Over the next two years Hecht placed Pennsylvania Power & Light's plans to compete in an emerging deregulated market. In 1997 the company was the first electric utility to be granted a license by the state public utility commission to sell electricity throughout Pennsylvania as part of the state's new Customer Choice Act. Hecht also formed the retail energy supply group, which became PPL EnergyPlus, to serve customers in unregulated markets. To further position Pennsylvania Power & Light in the new deregulated market, in 1998 Hecht developed a financial plan that included dividend reduction and a stock buyback plan.

OVERSEES WIDE-RANGING EXPANSION

In addition to competing in Pennsylvania and New England power markets, Hecht continued to oversee a wide-ranging expansion of PPL's business interests throughout the United States and abroad. He ordered the purchase of a 25.2 percent interest in Empresas Emel, a Chilean holding company with electric utility operations in Chile and Bolivia. He also began acquiring mechanical contracting and engineering companies in the Mid-Atlantic region of the United States. Other expansion efforts guided by Hecht included a 75 percent interest in Distributidora de Electricidad del Sur, an electricity distribution company in El Salvador; plans to develop natural gas–fired power plants in Wallingford, Connecticut, and Kingman, Arizona; an increased equity interest in South Western Electricity; an electricity distribution company in England; and entering the retail gas business. Hecht oversaw an agreement to buy 13 Montana power plants, which combined had more than 2,600 megawatts of generating capacity. The acquisition was the largest in the history of PP&L Resources.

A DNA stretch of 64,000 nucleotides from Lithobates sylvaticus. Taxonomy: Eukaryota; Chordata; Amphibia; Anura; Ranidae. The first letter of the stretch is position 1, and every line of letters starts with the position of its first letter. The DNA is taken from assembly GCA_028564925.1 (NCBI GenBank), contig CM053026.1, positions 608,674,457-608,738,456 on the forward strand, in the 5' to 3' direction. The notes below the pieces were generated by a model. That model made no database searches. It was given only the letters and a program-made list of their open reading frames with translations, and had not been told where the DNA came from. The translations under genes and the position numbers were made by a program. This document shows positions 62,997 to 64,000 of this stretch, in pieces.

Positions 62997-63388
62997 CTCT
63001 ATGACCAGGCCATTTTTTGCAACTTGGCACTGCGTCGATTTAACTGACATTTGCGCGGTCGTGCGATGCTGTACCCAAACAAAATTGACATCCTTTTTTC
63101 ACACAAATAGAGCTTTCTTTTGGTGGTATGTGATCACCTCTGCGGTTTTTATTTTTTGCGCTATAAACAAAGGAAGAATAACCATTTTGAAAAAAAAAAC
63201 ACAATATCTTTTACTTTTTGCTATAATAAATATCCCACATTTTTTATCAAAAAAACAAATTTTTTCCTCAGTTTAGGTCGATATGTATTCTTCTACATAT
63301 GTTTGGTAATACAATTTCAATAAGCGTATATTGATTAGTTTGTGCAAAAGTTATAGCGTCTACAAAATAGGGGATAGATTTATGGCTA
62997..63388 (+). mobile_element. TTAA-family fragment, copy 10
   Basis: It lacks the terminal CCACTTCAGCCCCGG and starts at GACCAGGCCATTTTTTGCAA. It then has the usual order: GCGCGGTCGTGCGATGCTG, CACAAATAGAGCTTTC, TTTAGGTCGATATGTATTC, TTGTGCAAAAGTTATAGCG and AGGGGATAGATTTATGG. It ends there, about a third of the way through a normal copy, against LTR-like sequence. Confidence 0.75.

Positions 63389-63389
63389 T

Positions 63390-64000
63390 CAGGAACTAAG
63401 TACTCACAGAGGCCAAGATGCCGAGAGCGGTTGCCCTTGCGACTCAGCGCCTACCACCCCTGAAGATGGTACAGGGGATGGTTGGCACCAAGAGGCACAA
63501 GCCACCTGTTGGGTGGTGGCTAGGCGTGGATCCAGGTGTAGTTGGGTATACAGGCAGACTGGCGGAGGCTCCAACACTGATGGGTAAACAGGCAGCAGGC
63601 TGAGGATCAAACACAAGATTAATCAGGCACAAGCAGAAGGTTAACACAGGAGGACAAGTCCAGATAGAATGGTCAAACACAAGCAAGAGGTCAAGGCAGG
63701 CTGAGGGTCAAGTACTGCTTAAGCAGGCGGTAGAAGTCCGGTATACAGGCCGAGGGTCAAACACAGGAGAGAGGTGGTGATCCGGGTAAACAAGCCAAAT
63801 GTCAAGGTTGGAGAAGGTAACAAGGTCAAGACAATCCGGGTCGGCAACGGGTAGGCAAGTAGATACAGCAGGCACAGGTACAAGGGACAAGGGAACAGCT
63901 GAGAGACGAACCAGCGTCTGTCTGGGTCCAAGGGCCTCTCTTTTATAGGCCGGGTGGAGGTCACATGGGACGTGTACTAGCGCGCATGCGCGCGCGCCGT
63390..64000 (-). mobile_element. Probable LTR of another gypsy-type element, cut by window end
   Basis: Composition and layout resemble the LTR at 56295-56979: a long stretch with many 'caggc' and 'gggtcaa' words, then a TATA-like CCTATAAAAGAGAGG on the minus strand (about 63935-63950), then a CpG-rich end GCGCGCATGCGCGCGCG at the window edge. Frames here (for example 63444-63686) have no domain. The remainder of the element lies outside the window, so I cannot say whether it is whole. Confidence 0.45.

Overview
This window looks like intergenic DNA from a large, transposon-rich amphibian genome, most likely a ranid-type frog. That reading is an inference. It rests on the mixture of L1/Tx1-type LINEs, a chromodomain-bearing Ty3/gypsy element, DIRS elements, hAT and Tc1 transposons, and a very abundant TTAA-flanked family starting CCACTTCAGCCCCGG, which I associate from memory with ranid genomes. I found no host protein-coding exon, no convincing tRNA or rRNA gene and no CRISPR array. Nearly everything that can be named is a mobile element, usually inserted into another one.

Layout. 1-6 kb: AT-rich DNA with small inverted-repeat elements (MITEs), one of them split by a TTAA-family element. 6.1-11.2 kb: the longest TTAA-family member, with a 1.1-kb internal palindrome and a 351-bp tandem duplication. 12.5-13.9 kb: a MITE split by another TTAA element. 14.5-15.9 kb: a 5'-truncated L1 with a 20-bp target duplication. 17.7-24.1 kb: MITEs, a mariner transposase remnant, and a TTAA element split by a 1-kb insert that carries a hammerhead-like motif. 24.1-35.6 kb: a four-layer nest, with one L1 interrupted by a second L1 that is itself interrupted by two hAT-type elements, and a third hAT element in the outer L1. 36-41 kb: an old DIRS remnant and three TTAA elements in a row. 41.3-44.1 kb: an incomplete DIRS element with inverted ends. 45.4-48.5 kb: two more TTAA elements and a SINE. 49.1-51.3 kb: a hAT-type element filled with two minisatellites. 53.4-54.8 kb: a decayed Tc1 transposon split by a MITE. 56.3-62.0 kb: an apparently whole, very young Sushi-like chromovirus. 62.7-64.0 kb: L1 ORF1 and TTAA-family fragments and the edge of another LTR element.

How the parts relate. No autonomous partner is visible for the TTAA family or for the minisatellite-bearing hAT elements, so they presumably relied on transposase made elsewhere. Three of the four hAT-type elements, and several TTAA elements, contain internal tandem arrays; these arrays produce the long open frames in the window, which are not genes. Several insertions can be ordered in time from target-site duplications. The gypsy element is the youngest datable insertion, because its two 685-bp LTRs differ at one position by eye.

TESTIFIES BEFORE CONGRESS

In March 2001 Hecht testified before the U.S. Senate Energy and Natural Resources Committee and outlined many of his thoughts concerning the electric energy crisis that had just occurred in California as well as his view of deregulation as a whole. As for the power crisis in California, Hecht said that he believed the problem could only be solved by allowing the forces of supply and demand to set prices that both discouraged consumption and encouraged production. Hecht believed high prices that reflected the actual economic value of electricity would cut consumption and reduce the mismatch between supply and demand. In the end, Hecht testified, the ultimate outcome would be to help reduce wholesale prices. In his concluding remarks about the energy crisis in California and possible crises elsewhere Hecht told the committee, as reported by the Electric Power Supply Association, "The real solution to the long-term supply issues in California and the West is inescapable: We need to build new power plants. And, those new plants will be built only if we allow the competitive market to do its job" (March 15, 2001).